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'Music Was Our Language': Grammy Award-Winning Producer Turns The Mic On His Sister

Ian Brennan performing in the '90s at the Hotel Utah Saloon in San Francisco.
Courtesy of Ian Brennan
Ian Brennan performing in the '90s at the Hotel Utah Saloon in San Francisco.
Musician Ian Brennan made a name for himself recording live shows in a San Francisco laundromat in the 1990s. He went on to become a producer, working with Lucinda Williams, Ramblin' Jack Elliott and others. He then turned to field recordings of musicians around the world, like prisoners in Malawi and survivors of Genocide in Cambodia. Now he's made an album with his own family – his sister Jane, who has Down syndrome, and her companions with developmental disabilities at an adult care facility in Contra Costa County.

Musician Ian Brennan was born in Oakland and made a name for himself performing in live shows at the Brainwash Laundromat in ‘90s San Francisco. He went on to become a producer, working with artists like Lucinda Williams and Ramblin’ Jack Elliot.

But Brennan is best known for his field recordings. Along with his wife, photographer and filmmaker Marilena Delli, Brennan has recorded musicians around the world, like the inmates at Zomba Prison in Malawi and genocide survivors in Cambodia. He won a Grammy Award for the production of the album Tassili from the band Tinariwen, which has roots in Mali and Algeria.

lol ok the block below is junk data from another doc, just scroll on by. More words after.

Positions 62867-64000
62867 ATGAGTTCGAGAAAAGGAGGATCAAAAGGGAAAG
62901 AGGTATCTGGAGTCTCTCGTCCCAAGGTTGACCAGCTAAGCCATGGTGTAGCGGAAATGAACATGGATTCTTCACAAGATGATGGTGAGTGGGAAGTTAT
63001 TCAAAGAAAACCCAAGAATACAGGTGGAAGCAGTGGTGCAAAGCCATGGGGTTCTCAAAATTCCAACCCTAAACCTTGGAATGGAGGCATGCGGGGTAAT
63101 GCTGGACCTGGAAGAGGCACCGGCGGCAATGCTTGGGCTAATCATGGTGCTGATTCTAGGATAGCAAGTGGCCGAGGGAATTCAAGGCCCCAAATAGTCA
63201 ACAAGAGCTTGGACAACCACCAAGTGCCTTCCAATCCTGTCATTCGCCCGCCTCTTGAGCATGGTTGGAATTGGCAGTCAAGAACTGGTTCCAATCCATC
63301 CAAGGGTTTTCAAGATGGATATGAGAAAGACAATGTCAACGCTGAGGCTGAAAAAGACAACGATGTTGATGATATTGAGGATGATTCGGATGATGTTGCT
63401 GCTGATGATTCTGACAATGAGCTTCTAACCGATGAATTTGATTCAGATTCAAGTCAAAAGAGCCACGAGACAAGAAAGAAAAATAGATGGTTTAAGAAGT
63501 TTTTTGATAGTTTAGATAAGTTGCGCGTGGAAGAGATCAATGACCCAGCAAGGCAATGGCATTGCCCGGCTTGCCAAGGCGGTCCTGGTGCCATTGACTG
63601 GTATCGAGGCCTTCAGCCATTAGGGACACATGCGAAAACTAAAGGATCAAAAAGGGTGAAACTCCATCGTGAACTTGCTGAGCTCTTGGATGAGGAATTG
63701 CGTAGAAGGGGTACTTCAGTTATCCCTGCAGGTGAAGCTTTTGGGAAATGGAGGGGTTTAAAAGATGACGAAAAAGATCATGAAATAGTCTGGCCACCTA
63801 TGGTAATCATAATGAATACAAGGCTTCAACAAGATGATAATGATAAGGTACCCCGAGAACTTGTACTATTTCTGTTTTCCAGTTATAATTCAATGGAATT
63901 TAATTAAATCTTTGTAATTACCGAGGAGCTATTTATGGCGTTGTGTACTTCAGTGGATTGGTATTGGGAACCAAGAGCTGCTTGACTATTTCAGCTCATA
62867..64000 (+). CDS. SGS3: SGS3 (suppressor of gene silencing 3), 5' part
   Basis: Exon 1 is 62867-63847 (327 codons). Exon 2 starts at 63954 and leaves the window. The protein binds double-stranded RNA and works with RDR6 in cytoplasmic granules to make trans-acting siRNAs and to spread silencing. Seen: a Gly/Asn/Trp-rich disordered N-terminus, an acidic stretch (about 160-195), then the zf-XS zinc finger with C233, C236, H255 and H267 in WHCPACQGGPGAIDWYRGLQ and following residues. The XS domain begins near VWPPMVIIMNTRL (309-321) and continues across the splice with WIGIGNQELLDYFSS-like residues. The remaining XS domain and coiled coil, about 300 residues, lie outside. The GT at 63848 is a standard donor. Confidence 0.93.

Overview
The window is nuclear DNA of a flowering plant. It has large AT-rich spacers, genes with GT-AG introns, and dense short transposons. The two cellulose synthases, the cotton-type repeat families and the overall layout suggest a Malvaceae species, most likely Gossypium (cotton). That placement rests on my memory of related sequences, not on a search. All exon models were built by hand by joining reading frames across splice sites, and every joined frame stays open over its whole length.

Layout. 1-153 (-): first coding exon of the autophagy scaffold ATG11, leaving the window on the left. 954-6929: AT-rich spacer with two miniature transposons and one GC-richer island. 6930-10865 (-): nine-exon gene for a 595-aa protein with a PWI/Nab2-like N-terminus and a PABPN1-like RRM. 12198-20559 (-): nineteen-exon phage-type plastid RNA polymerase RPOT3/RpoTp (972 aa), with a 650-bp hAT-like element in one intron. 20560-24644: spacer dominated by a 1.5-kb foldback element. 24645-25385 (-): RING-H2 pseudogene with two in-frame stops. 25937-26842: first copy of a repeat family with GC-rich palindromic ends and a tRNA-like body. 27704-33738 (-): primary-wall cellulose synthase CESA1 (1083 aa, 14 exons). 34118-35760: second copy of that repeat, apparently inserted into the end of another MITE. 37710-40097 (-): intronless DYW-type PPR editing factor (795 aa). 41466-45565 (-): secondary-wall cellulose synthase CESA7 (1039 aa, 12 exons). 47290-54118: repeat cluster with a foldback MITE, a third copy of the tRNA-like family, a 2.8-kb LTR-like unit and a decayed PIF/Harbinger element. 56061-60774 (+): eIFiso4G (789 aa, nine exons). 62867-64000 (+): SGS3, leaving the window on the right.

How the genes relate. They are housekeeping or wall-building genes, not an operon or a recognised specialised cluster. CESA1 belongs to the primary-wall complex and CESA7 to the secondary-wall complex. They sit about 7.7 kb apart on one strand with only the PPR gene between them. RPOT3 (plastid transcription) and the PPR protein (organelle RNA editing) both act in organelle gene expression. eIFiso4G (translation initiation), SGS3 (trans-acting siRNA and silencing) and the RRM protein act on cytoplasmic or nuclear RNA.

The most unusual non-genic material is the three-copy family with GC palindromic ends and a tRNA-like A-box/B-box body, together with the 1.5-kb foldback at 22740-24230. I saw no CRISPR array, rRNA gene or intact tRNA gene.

More recently, Brennan has worked closer to home, producing an album called Homeless Oakland Heart in 2019, which features recordings of unsheltered people on the streets of West Oakland—singing, rapping, reciting poetry and playing instruments, including a broken, nylon-string guitar one man had in his tent.


Now, Brennan has turned his mic on his older sister, Jane Brennan, who was born with Down syndrome. She and her companions at an adult care facility in Contra Costa County call themselves “The Sheltered Workshop Singers.” They released their first album, "Who You Calling Slow?" this month.

Brennan sat down recently to talk with California Report Magazine host Sasha Khokha about recording the album. Here are some highlights.

Comments have been edited for brevity and clarity.

On Growing Up With Jane

Jane was and is one of the biggest factors in my life. The most significant individual growing up really in my whole world was her. We're only 14 months apart. And for better or for worse, she took care of me and she took care of the rest of us and the family. And it was because of her that we that we stayed together as a family. I don't know that we would've made it without her.

Ian Brennan with his older sister, Jane Brennan, in the 1970s.
Courtesy of Ian Brennan
Ian Brennan with his older sister, Jane Brennan, in the 1970s.

I started playing guitar when I was five. I don't really remember not playing music. I only really remember music as a part of everyday life, as a way to connect, a way to communicate. For my sister and her peers, it was dance — the freedom that they express themselves with — was always so extraordinary.

'We used some of the singers' own devices — the wheelchairs, the canes. There was a yoga ball. It's 100% live.'

— Ian Brennan, music producer
Jane has old vinyl records of mine and some other folks. And she's played those records until they're unplayable or continues to play them when they're barely playable. I'd say she's, with great certainty, the only person left on the planet Earth, if ever there were many, that listens to any of my music. She still embraces it. I think for her, it's probably a lot of it's the memories that surround the music.